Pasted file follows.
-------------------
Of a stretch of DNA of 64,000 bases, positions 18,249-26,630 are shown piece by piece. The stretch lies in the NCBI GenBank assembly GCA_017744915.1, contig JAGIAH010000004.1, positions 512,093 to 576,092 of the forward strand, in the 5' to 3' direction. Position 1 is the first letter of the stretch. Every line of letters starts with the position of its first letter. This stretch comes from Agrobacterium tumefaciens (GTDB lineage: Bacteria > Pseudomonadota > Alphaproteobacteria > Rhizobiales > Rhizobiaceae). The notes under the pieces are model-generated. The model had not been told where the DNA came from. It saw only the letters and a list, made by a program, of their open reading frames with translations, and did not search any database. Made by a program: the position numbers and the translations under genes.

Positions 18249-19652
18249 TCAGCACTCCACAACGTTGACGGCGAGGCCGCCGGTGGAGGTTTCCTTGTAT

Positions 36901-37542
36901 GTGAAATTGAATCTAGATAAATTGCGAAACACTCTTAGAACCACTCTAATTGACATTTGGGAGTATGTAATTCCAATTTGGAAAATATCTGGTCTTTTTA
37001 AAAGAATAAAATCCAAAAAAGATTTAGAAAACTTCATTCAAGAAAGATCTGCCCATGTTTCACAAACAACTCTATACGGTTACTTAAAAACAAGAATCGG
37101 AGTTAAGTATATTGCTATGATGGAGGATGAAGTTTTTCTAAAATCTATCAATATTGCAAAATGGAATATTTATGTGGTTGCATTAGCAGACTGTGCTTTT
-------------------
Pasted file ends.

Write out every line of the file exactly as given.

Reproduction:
Of a stretch of DNA of 64,000 bases, positions 18,249-26,630 are shown piece by piece. The stretch lies in the NCBI GenBank assembly GCA_017744915.1, contig JAGIAH010000004.1, positions 512,093 to 576,092 of the forward strand, in the 5' to 3' direction. Position 1 is the first letter of the stretch. Every line of letters starts with the position of its first letter. This stretch comes from Agrobacterium tumefaciens (GTDB lineage: Bacteria > Pseudomonadota > Alphaproteobacteria > Rhizobiales > Rhizobiaceae). The notes under the pieces are model-generated. The model had not been told where the DNA came from. It saw only the letters and a list, made by a program, of their open reading frames with translations, and did not search any database. Made by a program: the position numbers and the translations under genes.

Positions 18249-19652
18249 TCAGCACTCCACAACGTTGACGGCGAGGCCGCCGGTGGAGGTTTCCTTGTAT

Positions 36901-37542
36901 GTGAAATTGAATCTAGATAAATTGCGAAACACTCTTAGAACCACTCTAATTGACATTTGGGAGTATGTAATTCCAATTTGGAAAATATCTGGTCTTTTTA
37001 AAAGAATAAAATCCAAAAAAGATTTAGAAAACTTCATTCAAGAAAGATCTGCCCATGTTTCACAAACAACTCTATACGGTTACTTAAAAACAAGAATCGG
37101 AGTTAAGTATATTGCTATGATGGAGGATGAAGTTTTTCTAAAATCTATCAATATTGCAAAATGGAATATTTATGTGGTTGCATTAGCAGACTGTGCTTTT